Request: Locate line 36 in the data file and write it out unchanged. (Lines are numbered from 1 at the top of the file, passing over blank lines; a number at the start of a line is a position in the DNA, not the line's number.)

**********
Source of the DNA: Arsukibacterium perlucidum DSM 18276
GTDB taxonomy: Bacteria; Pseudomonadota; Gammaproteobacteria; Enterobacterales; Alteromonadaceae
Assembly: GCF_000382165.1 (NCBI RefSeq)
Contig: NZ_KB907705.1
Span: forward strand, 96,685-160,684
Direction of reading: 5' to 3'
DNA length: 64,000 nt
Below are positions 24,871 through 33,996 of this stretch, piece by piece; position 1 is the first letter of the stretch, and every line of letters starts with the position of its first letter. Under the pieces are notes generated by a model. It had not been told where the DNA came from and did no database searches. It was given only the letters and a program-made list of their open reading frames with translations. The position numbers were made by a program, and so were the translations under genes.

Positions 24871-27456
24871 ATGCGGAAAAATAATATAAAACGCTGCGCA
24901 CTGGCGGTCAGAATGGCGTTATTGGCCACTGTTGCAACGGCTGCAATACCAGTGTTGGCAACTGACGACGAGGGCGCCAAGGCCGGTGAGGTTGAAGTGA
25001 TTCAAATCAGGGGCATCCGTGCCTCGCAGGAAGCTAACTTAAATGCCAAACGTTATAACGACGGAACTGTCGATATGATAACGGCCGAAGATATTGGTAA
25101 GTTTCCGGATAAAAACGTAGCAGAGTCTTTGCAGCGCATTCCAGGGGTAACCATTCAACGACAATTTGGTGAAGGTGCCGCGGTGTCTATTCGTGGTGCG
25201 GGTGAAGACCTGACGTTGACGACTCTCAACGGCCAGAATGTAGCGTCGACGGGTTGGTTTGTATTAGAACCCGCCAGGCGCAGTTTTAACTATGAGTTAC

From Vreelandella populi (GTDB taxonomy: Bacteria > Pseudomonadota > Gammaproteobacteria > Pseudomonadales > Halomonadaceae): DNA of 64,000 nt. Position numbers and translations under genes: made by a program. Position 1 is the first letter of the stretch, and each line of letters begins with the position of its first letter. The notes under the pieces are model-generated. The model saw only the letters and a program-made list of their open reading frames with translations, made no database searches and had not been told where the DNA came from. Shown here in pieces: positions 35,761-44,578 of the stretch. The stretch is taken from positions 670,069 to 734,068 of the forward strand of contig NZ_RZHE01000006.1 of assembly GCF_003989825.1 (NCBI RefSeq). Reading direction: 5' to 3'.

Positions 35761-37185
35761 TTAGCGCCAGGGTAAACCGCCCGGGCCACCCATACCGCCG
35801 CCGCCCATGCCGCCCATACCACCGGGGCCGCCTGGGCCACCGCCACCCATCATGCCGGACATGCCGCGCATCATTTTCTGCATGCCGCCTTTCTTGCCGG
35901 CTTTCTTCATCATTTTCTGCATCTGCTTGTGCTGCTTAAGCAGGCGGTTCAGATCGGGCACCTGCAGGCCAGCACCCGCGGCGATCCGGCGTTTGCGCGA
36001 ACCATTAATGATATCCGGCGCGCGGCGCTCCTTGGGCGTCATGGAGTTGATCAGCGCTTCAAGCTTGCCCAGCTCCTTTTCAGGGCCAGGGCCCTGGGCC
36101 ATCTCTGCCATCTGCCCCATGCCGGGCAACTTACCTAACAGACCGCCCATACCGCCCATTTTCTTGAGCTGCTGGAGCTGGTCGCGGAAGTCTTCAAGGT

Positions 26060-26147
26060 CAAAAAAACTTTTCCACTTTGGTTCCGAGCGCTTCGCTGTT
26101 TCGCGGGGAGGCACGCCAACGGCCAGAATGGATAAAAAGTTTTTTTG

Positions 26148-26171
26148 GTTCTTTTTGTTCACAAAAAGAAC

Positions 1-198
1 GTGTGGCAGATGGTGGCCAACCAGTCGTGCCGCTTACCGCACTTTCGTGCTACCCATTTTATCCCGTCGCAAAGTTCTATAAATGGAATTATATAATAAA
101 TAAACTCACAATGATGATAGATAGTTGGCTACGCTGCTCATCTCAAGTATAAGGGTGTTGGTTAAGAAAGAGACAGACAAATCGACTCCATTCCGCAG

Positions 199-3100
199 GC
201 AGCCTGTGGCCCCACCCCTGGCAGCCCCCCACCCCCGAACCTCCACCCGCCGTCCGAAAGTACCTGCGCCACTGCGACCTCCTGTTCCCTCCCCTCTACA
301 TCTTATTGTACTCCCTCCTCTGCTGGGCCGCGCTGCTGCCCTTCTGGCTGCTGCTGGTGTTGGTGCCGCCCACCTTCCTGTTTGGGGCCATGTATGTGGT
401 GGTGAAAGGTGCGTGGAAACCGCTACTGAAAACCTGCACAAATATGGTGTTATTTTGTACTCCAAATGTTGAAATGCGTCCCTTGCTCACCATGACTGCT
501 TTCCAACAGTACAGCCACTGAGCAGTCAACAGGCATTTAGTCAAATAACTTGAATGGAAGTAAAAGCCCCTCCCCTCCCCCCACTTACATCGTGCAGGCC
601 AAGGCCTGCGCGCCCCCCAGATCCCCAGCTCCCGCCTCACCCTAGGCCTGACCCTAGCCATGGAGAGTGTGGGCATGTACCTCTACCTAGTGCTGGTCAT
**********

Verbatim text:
601 AAGGCCTGCGCGCCCCCCAGATCCCCAGCTCCCGCCTCACCCTAGGCCTGACCCTAGCCATGGAGAGTGTGGGCATGTACCTCTACCTAGTGCTGGTCAT